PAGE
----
New study indicates that female dogs have enhanced visual skills
Flickr photo courtesy of Johnathas Rodrigues
As a researcher from University of Vienna's "Clever Dog Lab," he set out to obtain the data to test the differences in the way that 25 male and 25 female dogs use their visual acumen to do things, in a very simple way — by first engaging the subjects in a game.
We've known that dogs can note changes in their environment: In working with dogs over many years, it's obvious that they recognize when something is new, or if something has moved — things like that.
But, Mueller and his research team wanted to see how well canines could distinguish size constancy — the ability to recognize that an object shouldn't change size if it disappears briefly.
By doing this study, Muller and his colleagues were trying to grasp whether dogs get better at understanding space if they're given educational toys when they're only a few weeks old.
In essence, are any limitations something that they are born with — or do they have to do with the environments they are raised in?
To gain more understanding, researchers decided that it would be best to expose the dogs to two very different sized balls first during play, then to remove the dogs from the room and finally to reintroduce them after the actual experiment was set up.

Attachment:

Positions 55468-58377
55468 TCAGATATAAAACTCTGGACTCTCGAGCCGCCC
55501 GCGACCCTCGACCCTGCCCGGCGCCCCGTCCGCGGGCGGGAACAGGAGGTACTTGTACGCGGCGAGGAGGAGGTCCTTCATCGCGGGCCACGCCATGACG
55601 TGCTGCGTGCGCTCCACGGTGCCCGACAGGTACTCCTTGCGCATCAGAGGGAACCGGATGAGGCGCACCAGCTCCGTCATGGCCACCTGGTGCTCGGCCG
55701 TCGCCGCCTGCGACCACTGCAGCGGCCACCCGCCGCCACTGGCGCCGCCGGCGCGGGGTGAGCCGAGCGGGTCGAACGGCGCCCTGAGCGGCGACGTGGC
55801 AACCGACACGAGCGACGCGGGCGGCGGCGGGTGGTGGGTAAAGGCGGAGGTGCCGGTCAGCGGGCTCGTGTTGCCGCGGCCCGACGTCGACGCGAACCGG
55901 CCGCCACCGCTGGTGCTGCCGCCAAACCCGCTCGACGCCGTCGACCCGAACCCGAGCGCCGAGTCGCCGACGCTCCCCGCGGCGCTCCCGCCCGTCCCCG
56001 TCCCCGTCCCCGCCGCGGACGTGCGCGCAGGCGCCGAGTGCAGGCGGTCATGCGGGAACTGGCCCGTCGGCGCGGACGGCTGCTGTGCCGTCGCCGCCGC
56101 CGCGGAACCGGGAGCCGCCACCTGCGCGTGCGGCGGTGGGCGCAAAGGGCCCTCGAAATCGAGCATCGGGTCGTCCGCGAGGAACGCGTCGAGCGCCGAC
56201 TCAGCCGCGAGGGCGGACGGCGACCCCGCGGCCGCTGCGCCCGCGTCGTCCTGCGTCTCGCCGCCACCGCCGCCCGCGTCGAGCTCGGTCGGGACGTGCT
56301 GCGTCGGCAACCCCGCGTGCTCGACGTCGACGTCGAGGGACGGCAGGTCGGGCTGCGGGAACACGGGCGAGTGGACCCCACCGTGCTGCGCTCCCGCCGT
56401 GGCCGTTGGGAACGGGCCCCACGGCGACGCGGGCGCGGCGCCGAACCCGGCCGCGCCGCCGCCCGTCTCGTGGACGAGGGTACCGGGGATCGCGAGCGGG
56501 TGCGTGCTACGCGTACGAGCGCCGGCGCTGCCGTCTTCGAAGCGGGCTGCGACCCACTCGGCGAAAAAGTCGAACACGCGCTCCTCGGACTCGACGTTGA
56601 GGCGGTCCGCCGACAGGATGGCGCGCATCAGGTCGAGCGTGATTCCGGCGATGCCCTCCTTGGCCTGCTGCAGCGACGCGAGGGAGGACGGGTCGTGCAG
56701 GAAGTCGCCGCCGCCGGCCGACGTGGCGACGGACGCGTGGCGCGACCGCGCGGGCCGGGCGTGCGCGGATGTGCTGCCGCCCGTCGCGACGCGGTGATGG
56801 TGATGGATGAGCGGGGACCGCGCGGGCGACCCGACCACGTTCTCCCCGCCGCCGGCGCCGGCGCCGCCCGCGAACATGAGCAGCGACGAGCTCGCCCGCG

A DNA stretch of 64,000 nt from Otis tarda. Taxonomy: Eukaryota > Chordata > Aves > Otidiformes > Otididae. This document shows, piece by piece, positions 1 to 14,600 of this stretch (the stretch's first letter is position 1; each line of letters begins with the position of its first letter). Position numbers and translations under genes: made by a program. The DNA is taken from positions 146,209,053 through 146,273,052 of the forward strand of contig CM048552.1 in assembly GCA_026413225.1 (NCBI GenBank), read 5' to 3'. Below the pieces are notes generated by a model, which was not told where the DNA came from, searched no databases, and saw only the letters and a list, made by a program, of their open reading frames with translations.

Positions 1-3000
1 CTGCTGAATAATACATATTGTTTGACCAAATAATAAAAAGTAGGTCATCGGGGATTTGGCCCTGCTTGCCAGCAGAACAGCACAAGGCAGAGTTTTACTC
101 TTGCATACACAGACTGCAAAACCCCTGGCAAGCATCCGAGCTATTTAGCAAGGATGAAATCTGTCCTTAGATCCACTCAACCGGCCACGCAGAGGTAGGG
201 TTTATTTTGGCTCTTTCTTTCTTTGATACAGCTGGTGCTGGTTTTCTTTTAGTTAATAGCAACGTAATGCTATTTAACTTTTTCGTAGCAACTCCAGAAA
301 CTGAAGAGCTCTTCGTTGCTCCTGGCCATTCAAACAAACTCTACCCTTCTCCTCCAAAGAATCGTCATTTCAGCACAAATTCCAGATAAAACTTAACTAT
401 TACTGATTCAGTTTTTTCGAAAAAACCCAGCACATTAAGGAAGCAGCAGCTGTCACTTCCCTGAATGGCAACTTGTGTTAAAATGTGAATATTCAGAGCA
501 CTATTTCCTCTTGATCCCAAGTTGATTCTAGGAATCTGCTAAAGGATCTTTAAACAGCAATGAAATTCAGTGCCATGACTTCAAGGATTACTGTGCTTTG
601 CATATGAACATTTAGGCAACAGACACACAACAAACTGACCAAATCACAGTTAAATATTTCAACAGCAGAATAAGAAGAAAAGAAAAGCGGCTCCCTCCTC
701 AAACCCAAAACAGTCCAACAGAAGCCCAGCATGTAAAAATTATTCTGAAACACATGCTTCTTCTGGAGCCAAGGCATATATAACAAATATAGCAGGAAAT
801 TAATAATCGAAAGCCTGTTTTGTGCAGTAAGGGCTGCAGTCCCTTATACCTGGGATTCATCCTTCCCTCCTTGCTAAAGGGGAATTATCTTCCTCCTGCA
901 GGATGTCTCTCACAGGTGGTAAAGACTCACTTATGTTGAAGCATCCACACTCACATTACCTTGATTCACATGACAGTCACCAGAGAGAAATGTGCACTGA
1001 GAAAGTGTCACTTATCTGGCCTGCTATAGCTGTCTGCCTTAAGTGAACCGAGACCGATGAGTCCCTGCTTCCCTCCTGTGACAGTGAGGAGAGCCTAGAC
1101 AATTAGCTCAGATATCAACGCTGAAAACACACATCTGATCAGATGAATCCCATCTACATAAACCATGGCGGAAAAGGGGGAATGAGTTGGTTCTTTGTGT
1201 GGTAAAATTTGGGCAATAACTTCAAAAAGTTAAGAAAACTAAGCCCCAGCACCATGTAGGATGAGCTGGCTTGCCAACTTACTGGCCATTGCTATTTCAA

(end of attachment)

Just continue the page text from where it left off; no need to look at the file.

Here's how the test went: One of the balls sat to the left of a screen in front of the dog, and a person, who was hiding behind another screen, slowly pulled the ball with transparent string behind the screen. As the dog watched, the ball disappeared. Then, the ball reemerged on the other side. Since it was replaced by the other ball, it appeared to have grown or reduced in size. See a video taken during the study by clicking here.
The findings were curious.
Female dogs set their gaze on the balls that changed size for about 36 seconds — or twice as long than they did at balls that remained the same, apparently taking notice of the difference.
For males, they looked at each ball for about the same amount of time — interpreted as not responding to the variance in size.
The reasons that differences like this in the sexes occur typically lean toward an evolutionary basis, like the need for mothers to keep an eye on their puppies (which pretty much all smell the same), but the jury is out for now on that. Psychologist Emma Collier-Baker of the University of Queensland in Australia says that in order to firmly establish that, studying pregnant dogs or those with new litters would be necessary.
Here's an interesting factoid: More people prefer male dogs over female dogs for trailing and tracking? These activities require dogs to have excellent scent ability, and it's thought that males are more scent-oriented.
I'm curious as to how different breeds would fare in this experiment. After all, there are breeds that have increased abilities with regard to vision, like sight hounds, of course, as opposed to scent hounds, like beagles.
Read more on the study here.